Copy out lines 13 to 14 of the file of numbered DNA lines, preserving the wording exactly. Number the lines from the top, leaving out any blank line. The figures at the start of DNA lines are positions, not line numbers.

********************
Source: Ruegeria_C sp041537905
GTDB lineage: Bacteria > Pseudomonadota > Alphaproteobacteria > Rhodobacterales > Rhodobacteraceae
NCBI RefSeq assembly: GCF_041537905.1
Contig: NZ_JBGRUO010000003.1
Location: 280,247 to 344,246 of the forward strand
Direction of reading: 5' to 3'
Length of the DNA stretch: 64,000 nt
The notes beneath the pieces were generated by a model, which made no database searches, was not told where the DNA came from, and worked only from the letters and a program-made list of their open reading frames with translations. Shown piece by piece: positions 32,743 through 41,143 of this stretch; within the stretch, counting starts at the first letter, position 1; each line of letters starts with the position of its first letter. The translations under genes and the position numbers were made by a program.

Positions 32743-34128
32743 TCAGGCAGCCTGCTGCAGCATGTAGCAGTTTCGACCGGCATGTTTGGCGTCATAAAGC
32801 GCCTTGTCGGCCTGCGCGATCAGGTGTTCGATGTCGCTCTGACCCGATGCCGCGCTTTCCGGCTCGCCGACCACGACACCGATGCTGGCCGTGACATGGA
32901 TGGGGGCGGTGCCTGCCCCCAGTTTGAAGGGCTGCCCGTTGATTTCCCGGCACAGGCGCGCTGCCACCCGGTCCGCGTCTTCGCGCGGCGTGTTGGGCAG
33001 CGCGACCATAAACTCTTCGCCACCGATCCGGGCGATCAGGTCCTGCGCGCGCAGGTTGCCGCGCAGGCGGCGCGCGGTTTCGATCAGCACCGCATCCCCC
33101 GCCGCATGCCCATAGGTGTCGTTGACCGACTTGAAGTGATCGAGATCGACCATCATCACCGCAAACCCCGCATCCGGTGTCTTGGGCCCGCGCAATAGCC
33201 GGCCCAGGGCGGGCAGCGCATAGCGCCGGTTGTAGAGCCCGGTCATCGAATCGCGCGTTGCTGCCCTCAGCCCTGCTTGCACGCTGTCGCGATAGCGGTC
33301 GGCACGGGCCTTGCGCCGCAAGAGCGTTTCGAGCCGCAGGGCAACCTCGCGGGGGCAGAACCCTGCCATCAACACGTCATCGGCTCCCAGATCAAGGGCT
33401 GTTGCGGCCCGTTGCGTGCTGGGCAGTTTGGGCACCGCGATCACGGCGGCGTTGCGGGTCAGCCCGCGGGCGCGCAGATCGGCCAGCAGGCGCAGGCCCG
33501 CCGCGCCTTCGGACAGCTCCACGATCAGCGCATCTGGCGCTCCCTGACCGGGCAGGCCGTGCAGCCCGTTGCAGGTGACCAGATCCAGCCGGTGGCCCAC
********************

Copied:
33001 CGCGACCATAAACTCTTCGCCACCGATCCGGGCGATCAGGTCCTGCGCGCGCAGGTTGCCGCGCAGGCGGCGCGCGGTTTCGATCAGCACCGCATCCCCC
33101 GCCGCATGCCCATAGGTGTCGTTGACCGACTTGAAGTGATCGAGATCGACCATCATCACCGCAAACCCCGCATCCGGTGTCTTGGGCCCGCGCAATAGCC